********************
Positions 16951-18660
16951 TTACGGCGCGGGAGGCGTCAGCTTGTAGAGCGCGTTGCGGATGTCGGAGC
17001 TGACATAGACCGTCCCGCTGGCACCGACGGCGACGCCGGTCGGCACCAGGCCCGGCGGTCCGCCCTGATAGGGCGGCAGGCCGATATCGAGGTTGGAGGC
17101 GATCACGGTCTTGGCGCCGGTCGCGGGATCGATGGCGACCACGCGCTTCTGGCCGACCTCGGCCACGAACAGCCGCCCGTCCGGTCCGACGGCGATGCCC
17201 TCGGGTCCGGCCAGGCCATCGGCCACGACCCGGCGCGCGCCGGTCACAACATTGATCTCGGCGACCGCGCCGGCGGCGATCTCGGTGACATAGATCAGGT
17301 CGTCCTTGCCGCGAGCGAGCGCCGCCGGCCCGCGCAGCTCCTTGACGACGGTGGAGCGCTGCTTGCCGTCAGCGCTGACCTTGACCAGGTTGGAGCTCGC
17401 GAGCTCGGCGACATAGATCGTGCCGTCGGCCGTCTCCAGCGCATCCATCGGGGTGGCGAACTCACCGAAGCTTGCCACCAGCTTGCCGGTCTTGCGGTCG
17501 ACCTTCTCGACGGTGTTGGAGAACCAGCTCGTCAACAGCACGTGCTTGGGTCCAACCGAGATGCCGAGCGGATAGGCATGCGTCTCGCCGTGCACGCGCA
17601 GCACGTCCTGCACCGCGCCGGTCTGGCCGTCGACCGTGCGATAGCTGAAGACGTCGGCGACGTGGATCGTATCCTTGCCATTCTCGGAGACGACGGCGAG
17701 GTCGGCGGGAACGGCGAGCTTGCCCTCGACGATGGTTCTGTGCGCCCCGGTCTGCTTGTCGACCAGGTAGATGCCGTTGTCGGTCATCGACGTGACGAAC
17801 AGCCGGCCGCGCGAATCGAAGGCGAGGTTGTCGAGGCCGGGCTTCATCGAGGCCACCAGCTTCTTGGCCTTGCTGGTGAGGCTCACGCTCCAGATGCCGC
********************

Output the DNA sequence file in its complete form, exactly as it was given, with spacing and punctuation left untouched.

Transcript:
Positions 16951-18660
16951 TTACGGCGCGGGAGGCGTCAGCTTGTAGAGCGCGTTGCGGATGTCGGAGC
17001 TGACATAGACCGTCCCGCTGGCACCGACGGCGACGCCGGTCGGCACCAGGCCCGGCGGTCCGCCCTGATAGGGCGGCAGGCCGATATCGAGGTTGGAGGC
17101 GATCACGGTCTTGGCGCCGGTCGCGGGATCGATGGCGACCACGCGCTTCTGGCCGACCTCGGCCACGAACAGCCGCCCGTCCGGTCCGACGGCGATGCCC
17201 TCGGGTCCGGCCAGGCCATCGGCCACGACCCGGCGCGCGCCGGTCACAACATTGATCTCGGCGACCGCGCCGGCGGCGATCTCGGTGACATAGATCAGGT
17301 CGTCCTTGCCGCGAGCGAGCGCCGCCGGCCCGCGCAGCTCCTTGACGACGGTGGAGCGCTGCTTGCCGTCAGCGCTGACCTTGACCAGGTTGGAGCTCGC
17401 GAGCTCGGCGACATAGATCGTGCCGTCGGCCGTCTCCAGCGCATCCATCGGGGTGGCGAACTCACCGAAGCTTGCCACCAGCTTGCCGGTCTTGCGGTCG
17501 ACCTTCTCGACGGTGTTGGAGAACCAGCTCGTCAACAGCACGTGCTTGGGTCCAACCGAGATGCCGAGCGGATAGGCATGCGTCTCGCCGTGCACGCGCA
17601 GCACGTCCTGCACCGCGCCGGTCTGGCCGTCGACCGTGCGATAGCTGAAGACGTCGGCGACGTGGATCGTATCCTTGCCATTCTCGGAGACGACGGCGAG
17701 GTCGGCGGGAACGGCGAGCTTGCCCTCGACGATGGTTCTGTGCGCCCCGGTCTGCTTGTCGACCAGGTAGATGCCGTTGTCGGTCATCGACGTGACGAAC
17801 AGCCGGCCGCGCGAATCGAAGGCGAGGTTGTCGAGGCCGGGCTTCATCGAGGCCACCAGCTTCTTGGCCTTGCTGGTGAGGCTCACGCTCCAGATGCCGC